In summary, weightlifting is my special interest. It keeps me relaxed and helps keep structure to the day. It keeps me healthy. “A healthy body is a healthy mind.” It keeps burning that fire within me to achieve by focussing on that whiteboard and getting records every session. It is a good sport to train discipline and consistency. For someone like me who likes doing the same things every day, it is the perfect opportunity to get really good at something. And to be really good at something, just one thing, gives me so much more confidence when I go outside into the big wide world.

This is my weightlifting website, if you want to find out more about the sport.

2 Responses to “How weightlifting complements my autism”

  1. Keight

    Alis, I agree. I am learning I most likely have Asperger’s, or HFA. I have found weight lifting to be ideal for me. I love the discipline, the increase in strength and the solitary push for improvement.

  2. Simon

    I’m impressed by your photo’s. I’m an adult who may have Aspergers. Not sure. It still seems vague to me what separates a ‘normal’ person from an Asperger-person. I’m very wary of being misdiagnosed. There certainly are a lot of similarities between us. I’m on drugs for Depression and Anxiety which might not be the problem. I like weight-training and the sport of weightlifting too. I have a home gym and some great equipment. My favourite thing is an X-Type grip-machine by Robert Baraban. I also have one of those nice, Eleiko 10kg (competition) disc’s.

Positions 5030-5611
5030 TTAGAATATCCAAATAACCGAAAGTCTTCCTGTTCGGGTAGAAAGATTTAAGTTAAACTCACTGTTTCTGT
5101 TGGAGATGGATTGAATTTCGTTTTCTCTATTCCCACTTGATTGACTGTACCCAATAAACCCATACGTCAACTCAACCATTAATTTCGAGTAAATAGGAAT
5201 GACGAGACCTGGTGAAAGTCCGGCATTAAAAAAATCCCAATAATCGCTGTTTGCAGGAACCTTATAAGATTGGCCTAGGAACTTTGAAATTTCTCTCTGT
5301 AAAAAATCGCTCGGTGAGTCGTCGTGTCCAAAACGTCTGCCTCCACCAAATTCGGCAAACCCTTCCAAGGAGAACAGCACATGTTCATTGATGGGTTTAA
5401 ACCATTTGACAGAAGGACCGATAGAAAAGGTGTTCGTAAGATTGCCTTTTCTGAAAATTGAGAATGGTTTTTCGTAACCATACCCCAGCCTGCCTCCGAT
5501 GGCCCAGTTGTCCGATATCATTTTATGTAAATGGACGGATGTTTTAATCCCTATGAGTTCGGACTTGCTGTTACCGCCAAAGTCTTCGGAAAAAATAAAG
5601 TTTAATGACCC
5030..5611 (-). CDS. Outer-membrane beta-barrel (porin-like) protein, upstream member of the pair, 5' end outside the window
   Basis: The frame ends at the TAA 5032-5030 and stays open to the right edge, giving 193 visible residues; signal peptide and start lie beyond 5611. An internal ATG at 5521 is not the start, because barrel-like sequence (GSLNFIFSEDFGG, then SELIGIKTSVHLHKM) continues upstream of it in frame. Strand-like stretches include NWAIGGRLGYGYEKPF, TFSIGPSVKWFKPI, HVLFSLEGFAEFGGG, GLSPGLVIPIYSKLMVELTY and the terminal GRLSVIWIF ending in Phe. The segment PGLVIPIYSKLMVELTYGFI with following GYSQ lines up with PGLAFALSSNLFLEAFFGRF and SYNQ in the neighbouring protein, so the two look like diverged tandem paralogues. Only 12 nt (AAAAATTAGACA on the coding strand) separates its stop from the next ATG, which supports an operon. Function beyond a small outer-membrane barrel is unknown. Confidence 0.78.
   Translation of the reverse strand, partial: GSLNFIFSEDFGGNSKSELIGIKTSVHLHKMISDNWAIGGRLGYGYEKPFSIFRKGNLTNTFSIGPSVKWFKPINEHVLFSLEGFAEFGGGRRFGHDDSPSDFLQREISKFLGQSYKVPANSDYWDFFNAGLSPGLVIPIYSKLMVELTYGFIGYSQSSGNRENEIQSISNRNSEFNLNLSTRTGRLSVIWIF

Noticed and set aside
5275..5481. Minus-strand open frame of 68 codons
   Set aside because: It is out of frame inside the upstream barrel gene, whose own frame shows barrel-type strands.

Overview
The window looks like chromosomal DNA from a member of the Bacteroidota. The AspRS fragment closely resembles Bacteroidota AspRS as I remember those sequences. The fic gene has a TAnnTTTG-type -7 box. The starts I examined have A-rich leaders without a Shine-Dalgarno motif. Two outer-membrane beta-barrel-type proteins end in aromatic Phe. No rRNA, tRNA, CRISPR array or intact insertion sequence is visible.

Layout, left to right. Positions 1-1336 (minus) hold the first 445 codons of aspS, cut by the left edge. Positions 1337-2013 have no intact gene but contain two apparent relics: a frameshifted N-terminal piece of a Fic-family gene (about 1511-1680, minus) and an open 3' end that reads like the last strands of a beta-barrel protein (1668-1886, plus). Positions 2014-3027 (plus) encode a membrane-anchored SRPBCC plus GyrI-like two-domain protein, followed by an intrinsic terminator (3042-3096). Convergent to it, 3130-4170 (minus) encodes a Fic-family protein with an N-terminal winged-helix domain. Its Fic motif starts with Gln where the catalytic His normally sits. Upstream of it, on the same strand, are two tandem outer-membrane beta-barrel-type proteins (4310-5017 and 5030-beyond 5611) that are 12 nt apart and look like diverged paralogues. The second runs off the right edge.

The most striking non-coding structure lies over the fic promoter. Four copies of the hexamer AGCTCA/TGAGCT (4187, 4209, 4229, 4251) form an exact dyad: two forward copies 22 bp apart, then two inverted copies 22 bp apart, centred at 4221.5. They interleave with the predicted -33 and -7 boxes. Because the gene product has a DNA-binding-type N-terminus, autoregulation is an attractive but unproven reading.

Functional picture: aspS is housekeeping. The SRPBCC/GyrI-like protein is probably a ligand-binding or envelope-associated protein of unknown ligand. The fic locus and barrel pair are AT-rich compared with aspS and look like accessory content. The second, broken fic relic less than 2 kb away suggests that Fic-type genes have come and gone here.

I like being entirely responsible for my success or failure. Honestly, if others could cause my failure that would irritate. I do some of my best thinking when I’m doing a session and get moments of clarity.
    I have a very different philosophy on training. I use the Mike Mentzer method and don’t worry about losing strength. There’s a lot of time between my workouts and I eat a specific diet (same every day). One great thing about weight-training is I can eat a lot of food and not get fat.
    I always take a plan to my sessions and a piece of A4 paper. Between worksets I write an honest account of the set I’ve just done. The weight the reps and any important details. I write anything which comes into my mind. I also prefer no music and I wear ear plugs. Fresh air is vital and it’s cold where I live so I use an ioniser.


Leave a Reply

  • (will not be published)